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Florida high court rules for insurer in malpractice subrogation case


An Arch Insurance Group Ltd. unit can pursue a malpractice action against a law firm it hired to represent its policyholder because of its subrogation rights, the Florida Supreme Court ruled Thursday, in overturning two lower court rulings.

Arch Insurance Co. issued a professional liability policy to Fort Lauderdale, Florida-based Spear Safer CPAs and Advisors, which had performed audits for Mutual Benefits Corp., a company in the viatical and life settlement business.

Mutual Benefit was subject to a U.S. Securities and Exchange Commission action, according to Thursday’s ruling in Arch Insurance Co. vs. Kubicki Draper LLP.

Mutual Benefit settled with the SEC and, through a receiver, then sued Spear Safer for alleged accounting malpractice, according to the ruling. This lawsuit resulted in a claim under Spear Safer’s policy with Arch.

In accordance with its policy terms, Arch retained Miami-based Kubicki Draper to defend Spear Safer.  Just before trial, the underlying litigation was settled within policy limits for $3.5 million, the ruling said.

Arch then filed a legal malpractice suit against Kubicki alleging that the litigation against the accounting firm was barred by the applicable statute of limitations and the law firm’s failure to raise the issue on a timely basis significantly increased the settlement costs.

Kubicki filed a motion for summary judgment, arguing that Arch did not have standing to sue the law firm.  Two lower state courts ruled in the law firm’s favor.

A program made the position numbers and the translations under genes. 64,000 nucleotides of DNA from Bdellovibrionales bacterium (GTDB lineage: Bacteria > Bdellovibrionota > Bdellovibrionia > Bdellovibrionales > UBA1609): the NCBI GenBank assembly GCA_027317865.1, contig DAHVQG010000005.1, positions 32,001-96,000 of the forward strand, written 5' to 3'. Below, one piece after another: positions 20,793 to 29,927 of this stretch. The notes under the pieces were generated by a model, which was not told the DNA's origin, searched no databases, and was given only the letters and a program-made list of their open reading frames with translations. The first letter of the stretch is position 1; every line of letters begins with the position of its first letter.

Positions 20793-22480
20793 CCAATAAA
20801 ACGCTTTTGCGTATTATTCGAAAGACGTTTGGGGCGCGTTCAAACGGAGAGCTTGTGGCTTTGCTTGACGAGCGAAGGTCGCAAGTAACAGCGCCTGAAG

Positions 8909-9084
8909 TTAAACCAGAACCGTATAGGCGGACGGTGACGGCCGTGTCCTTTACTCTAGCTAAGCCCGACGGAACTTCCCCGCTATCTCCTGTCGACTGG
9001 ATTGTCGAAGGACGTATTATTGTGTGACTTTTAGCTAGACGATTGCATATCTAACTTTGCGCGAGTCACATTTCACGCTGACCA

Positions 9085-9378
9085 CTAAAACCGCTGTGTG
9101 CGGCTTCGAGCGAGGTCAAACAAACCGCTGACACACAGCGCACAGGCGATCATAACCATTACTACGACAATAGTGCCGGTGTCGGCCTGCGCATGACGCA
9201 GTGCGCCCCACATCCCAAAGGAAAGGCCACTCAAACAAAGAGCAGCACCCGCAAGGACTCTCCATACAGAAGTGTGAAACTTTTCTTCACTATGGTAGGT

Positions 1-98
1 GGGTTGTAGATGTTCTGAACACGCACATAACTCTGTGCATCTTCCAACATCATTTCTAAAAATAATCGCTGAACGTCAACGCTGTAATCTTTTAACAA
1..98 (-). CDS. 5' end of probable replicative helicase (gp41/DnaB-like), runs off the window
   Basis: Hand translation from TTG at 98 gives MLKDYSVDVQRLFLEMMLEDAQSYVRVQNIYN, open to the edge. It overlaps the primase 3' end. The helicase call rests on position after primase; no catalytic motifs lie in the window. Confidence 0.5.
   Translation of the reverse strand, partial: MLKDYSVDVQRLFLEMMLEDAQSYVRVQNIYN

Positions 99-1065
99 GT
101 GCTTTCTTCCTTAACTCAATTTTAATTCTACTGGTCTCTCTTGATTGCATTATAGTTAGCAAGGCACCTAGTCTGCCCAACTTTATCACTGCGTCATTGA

The Florida Supreme Court, however, unanimously overturned those rulings, based on the insurer’s subrogation rights.

“Where an insurer has a duty to defend and counsel breaches the duty owed to the client insured, contractual subrogation permits the insurer, who – on behalf of the insured – pays the damage, to step into the shoes of its insured and pursue the same claim the insured could have pursued,” the ruling said.

“In accordance with the terms of the insurance policy, Arch retained Kubicki to defend Spear Safer and paid the $3.5 million settlement against its insured.

“Accordingly, we conclude that Arch has standing through contractual subrogation to maintain a malpractice action against counsel hired to represent its insured,” the ruling said, in remanding the case for further proceedings.

Arch attorneys had no comment, while Kubicki Draper’s attorneys did not respond to a request for comment.

In April, the Nebraska Supreme Court unanimously upheld a ruling in a Chubb Ltd. unit’s favor over the issue of whether it had appropriately notified the city of Omaha of a subrogation claim involving a bus accident.